PlayCo Announces 2020-2021 Virtual Season

PlayCo will test the boundaries of virtual theater, with works that extract new meaning from the pairing of distance and intimacy inherent to life during the pandemic.

By: Nov. 02, 2020
Enter Your Email to Unlock This Article

Plus, get the best of BroadwayWorld delivered to your inbox, and unlimited access to our editorial content across the globe.

Existing user? Just click login.

PlayCo Announces 2020-2021 Virtual Season

PlayCo has announced the first installment of plays in its 2020-2021 season, kicking off the company's 20th year with works that continue and complement its legacy of showcasing bold international and American Playwrights whose works electrify with their immediacy and challenge with their complexity. As PlayCo and so many other theater companies have recalibrated, bent, and ultimately innovated new modes of connection for artists and audiences in this moment of distance, the idea of "virtual theater" has become not just a necessary challenge-but also a form that clearly brims with opportunity. Approached from varied perspectives, and brought to life in singular form-bending strokes, works this season build on and play with the inherent symbolism of virtual performance-how, by design, it reflects the everyday navigation of intimacy and isolation of lives lived on screen. True to PlayCo's history of international theatrical connection, these are works that resonate anywhere-across a disoriented world, divided by the pandemic and its exacerbation of political turmoil, yet hyper-connected by our technologies.

As they reach this 20 year milestone, PlayCo's staff and board are working to re-envision their organization looking to their future as an antiracist and anti-oppressive organization. Their mission to produce a dynamic global program of new plays lifts up marginalized voices on the U.S. stage and they commit to reflecting this value at every level of the organization. This ongoing work includes, but is not limited to fair and equitable wages, transparent hiring practices, antiracist training with board and staff, and an inclusive artistic curation process.

The season begins with PlayCo joining MAX (Media Art Xploration) to present MAX's English-language premiere of Onur Karaoglu and Kathryn Hamilton's Read Subtitles Aloud, an episodic hybrid video/performance work whose only live component is the viewer (November 12-23). Reading subtitles on the screen aloud, the viewer enters as character X into a crumbling theater collective, becoming the main character in a story that's unfolding across 13 episodes. Read Subtitles Aloud, a MAX production presented in association with PlayCo, offers a new form of "participatory theater"-one that evokes the queasy simultaneity of control and submission, loneliness and communion, that our screen-captured selves experience every day.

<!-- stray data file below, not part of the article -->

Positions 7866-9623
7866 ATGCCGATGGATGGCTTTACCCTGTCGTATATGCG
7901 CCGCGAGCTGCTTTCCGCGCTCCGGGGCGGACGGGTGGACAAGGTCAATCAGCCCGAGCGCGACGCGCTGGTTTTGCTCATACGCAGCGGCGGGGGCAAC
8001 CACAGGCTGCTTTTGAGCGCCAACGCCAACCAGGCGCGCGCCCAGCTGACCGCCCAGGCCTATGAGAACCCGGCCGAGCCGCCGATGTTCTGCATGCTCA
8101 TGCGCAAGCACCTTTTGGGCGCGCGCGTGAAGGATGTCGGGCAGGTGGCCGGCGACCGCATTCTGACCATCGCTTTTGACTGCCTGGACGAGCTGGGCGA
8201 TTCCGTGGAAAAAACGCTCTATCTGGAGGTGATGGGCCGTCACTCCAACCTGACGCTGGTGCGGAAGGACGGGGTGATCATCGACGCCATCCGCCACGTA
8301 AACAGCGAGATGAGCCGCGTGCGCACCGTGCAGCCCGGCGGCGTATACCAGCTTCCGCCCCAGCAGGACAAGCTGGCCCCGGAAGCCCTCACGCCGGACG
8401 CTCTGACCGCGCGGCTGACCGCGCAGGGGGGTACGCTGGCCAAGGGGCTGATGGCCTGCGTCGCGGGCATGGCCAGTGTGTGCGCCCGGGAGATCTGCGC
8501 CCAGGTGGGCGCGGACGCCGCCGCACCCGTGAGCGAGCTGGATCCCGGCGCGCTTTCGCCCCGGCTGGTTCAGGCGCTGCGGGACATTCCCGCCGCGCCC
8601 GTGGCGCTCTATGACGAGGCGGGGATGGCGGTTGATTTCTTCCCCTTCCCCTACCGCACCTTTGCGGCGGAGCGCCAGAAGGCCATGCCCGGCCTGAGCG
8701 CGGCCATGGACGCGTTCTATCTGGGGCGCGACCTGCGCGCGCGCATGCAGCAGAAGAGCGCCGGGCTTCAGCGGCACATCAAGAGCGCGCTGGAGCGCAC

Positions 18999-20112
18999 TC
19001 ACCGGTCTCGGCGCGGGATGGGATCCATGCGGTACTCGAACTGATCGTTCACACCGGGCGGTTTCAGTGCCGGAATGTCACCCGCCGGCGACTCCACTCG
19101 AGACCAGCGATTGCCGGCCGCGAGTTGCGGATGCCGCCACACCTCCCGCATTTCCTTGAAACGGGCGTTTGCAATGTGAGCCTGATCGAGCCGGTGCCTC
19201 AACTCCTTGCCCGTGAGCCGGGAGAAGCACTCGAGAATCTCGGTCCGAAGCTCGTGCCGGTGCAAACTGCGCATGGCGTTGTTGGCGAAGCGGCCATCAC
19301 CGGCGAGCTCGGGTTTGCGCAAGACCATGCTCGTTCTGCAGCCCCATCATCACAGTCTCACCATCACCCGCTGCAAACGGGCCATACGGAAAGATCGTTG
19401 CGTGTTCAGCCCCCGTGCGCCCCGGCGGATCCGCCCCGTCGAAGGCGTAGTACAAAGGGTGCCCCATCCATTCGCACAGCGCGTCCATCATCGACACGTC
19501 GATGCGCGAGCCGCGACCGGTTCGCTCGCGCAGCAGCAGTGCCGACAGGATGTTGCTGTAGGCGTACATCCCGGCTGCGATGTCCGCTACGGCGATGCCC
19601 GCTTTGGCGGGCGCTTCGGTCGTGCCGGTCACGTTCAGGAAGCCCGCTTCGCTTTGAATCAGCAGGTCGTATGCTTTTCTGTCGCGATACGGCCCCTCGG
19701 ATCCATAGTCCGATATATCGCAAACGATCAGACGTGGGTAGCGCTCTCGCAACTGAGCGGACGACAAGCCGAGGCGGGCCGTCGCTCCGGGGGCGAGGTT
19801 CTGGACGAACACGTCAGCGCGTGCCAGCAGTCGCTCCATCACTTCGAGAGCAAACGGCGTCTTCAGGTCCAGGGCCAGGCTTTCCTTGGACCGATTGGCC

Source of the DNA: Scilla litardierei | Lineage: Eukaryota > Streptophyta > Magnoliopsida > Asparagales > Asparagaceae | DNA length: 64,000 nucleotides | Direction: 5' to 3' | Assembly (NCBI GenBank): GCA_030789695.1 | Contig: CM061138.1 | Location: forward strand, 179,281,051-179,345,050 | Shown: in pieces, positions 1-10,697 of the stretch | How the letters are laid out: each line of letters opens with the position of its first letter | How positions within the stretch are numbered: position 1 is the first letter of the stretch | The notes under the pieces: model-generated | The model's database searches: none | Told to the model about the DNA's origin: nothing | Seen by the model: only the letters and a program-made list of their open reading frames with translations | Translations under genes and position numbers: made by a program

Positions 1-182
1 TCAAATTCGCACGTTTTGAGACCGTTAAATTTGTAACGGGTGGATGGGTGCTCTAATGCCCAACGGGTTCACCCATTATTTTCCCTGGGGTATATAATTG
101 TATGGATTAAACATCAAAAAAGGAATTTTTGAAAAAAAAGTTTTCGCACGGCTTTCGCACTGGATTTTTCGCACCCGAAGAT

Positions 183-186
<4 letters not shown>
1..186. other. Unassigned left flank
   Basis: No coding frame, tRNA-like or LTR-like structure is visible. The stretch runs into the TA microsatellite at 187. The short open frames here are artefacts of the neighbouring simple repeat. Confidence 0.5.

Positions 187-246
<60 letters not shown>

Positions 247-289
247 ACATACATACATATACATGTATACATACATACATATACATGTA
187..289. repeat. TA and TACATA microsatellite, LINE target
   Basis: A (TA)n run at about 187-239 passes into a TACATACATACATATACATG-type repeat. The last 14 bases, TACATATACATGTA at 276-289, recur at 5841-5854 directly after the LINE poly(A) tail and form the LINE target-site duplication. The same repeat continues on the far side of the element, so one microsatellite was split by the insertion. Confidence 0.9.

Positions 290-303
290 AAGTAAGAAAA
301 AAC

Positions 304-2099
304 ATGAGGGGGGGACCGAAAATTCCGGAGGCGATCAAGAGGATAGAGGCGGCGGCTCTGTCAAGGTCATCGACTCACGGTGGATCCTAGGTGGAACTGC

Amir Nizar Zuabi's This Is Who I Am, directed by Evren Odcikin, offers an almost-inverse experience: while in Subtitles, the audience member becomes a live participant in pre-recorded videos, in This Is Who I Am, they watch as two actors reveal the nuances and layered histories of a fraught father/son relationship as they cook a family recipe together. This Is Who I Am marks another exciting set of partnerships for PlayCo-who co-commissioned the play with Woolly Mammoth Theatre Company, and present it in association with American Repertory Theater, Guthrie Theater, and Oregon Shakespeare Festival. Having presented his site-specific "wrenching and shrewd solo show" (The New York Times, in a Critics' Pick review) Oh My Sweet Land in kitchens across New York City with PlayCo, Zuabi expands the meaning of site-specificity with this new piece. Performed live in two actors' kitchens, the play is also set across the divide of two computer screens (connecting a father in Ramallah and son in New York City). Zuabi here deepens his exploration of the kitchen as a space of sensorial stimulation, familial legacy, and discussion that organically slips between intimate and external circumstances-and finds a new setting to consider: Zoom, over which the play's two actors perform a balancing act of care and resentment, closeness and vast separation.

The season also continues a project that began this Spring, not long after the beginning of theatrical shutdowns. In April 2020, as part of the company's #PlayFrom6FeetAway, PlayCo initiated a series of Mini-Commissions, which offered audiences digital access to new works from artists creatively navigating the constraints of our times. One of these projects, William Burke's Is It Supposed to Last, will be expanded into an iterative series presented live in monthly installments (co-directed by Burke and Bryn Herdrich) beginning in January. Each performance will progress from the last, incorporating the existing conditions at the time to play with our experiences of isolation and communing-with the hopes of incorporating in-person audiences to culminate the performance series.

PlayCo is further devoting time to planning for the moment when theater audiences can once again convene live and in-person by honing works that will be presented in the future, and continuing relationships with the artists they're committed to working with. The company's active commissions are to Abhishek Majumdar, for his play 9 Kinds of Silence, and to Lee Sunday Evans, to co-create a new piece with playwright Christopher Chen (whose Obie Award-winning play Caught, directed by Evans, PlayCo produced in 2017). PlayCo's studio program recently workshopped Corinne Jaber's play Munich Medea: Happy Family, also directed by Evans (who also helmed PlayCo's acclaimed production of Stefano Massini's Intractable Woman). PlayCo maintains its commitment to producing Sarah Einspanier's Lunch Bunch, directed by Tara Ahmadinejad, when it's safe and permitted for audiences to return to theaters. In the meantime, Einspanier and Ahmadinejad are developing a podcast series, which they'll launch with PlayCo, about the child welfare system that forms the background of Einspanier's play.